The drumbeat of consolidation in the solar industry continues this morning, as silicon wafer maker and solar project developer MEMC Electronic Materials has just announced plans to acquire Solaicx, an 8-year-old maker of silicon wafers for solar cells.
The deal, according to a release from MEMC today, includes $66 million in cash and up to $10 million on top of that “based on incoming investment.” In addition, if Solaicx meets certain performance targets set for 2010 and 2011, MEMC says it will pay up to $27.6 million in cash and MEMC stock to Solaicx security holders.
This latest acquisition, expected to close next month, comes as part of a long-anticipated shakeout in the solar industry. It also comes amid forecasts that 2010 will be a year of “gross oversupply” for solar modules and significant “consolidation.” As Pike senior analyst Dave Cavanaugh put it in a statement last week, there are “190 cell and module manufacturers, making consolidation of weaker competitors an inevitable outcome.”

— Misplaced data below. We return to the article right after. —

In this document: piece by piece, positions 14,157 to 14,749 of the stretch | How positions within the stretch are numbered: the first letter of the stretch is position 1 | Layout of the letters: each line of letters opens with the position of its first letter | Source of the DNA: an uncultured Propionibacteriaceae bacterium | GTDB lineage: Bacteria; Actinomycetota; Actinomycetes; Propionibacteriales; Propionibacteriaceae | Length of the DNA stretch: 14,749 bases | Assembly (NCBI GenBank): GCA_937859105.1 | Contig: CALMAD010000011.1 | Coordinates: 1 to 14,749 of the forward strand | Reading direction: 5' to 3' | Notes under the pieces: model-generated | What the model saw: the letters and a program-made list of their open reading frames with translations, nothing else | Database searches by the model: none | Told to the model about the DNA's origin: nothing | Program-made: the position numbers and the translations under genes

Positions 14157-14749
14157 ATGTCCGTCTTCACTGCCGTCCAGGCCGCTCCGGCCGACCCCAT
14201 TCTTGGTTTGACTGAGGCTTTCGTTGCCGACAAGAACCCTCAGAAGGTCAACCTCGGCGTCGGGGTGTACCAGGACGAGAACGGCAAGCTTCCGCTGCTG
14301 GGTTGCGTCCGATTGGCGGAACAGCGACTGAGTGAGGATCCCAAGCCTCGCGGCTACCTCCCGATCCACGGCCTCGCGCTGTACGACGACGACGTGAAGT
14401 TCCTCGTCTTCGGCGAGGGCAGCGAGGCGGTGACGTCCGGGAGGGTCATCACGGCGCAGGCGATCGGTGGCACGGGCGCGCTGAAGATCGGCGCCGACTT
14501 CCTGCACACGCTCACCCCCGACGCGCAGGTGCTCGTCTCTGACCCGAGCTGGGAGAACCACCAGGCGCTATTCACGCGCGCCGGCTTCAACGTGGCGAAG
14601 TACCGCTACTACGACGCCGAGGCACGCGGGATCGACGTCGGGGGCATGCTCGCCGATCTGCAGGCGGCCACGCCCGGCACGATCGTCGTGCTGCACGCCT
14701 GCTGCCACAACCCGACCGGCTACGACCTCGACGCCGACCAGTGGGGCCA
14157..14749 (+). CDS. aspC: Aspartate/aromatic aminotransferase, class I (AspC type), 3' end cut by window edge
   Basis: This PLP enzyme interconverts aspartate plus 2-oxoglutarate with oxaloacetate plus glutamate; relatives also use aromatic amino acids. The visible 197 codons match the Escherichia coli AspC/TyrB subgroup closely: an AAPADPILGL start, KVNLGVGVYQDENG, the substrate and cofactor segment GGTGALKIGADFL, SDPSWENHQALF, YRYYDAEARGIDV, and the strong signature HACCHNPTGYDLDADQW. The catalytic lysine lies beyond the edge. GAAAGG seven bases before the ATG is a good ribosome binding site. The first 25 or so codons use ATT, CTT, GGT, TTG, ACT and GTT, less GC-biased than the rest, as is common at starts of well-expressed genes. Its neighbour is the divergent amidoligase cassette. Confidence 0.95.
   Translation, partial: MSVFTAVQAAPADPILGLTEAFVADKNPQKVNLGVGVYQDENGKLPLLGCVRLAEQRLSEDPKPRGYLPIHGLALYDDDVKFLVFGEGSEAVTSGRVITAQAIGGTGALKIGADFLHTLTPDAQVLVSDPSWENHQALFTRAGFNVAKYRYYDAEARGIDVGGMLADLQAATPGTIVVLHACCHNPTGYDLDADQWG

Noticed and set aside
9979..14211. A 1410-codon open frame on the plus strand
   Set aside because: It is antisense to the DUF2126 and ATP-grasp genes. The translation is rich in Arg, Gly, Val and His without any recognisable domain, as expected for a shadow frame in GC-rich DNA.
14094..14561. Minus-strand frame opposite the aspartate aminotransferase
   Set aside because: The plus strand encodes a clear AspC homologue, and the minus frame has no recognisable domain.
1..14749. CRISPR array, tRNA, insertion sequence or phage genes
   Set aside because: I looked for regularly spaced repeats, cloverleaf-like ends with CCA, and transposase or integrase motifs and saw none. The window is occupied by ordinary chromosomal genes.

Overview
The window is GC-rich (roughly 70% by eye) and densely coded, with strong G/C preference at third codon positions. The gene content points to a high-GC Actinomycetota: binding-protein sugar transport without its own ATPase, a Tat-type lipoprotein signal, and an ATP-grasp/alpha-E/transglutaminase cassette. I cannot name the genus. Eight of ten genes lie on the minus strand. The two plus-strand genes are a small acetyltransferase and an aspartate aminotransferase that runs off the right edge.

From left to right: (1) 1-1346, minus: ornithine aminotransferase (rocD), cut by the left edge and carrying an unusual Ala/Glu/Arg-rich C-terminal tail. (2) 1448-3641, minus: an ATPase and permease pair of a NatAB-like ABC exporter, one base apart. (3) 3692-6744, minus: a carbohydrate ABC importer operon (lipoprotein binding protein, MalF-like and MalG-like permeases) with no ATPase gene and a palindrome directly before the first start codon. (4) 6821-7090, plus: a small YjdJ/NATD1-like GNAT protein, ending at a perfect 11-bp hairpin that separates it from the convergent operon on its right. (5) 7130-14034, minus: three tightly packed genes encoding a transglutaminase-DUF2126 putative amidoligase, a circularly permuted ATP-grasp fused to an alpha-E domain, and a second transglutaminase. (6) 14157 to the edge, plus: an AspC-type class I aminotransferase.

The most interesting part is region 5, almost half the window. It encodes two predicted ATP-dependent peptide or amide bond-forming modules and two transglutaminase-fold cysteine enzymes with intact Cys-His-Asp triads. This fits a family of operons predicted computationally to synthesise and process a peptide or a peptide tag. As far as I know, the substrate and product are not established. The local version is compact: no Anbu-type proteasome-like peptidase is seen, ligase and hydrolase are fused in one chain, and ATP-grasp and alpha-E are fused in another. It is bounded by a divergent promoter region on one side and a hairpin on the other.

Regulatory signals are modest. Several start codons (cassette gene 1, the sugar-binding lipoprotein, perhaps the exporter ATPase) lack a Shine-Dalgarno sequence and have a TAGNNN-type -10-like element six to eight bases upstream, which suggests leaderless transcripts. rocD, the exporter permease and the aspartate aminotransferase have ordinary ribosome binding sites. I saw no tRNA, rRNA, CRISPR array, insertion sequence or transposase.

Solaicx isn’t the first solar player to get snapped up by MEMC. Late last year MEMC announced that it would buy up SunEdison, one of the pioneers of the solar-as-a-service business model, for $200 million plus additional provisions.
Companies most likely to be bought up by incumbents include venture-backed players with incremental advances for crystal and silicon cell efficiency, Lux Research analyst Ted Sullivan has told us in an interview.
MEMC Solar Materials President Ken Hannah said in a statement Monday that the company hopes Solaicx’s manufacturing technology will enable MEMC to reduce costs and boost efficiency for monocrystalline silicon production. Solaicx President and CEO David Ranhoff added that combining the startup’s technology with MEMC’s large scale will allow Solaicx customers to see lower costs for solar electricity.
Since its founding in 2002, Solaicx has raised more than $50 million in venture capital from investors including Applied Ventures (the VC arm of chip maker Applied Materials, Big Sky Partners, Firsthand Capital Management, Labrador Ventures, Greenhouse Capital Partners and others.
Image courtesy of Solaicx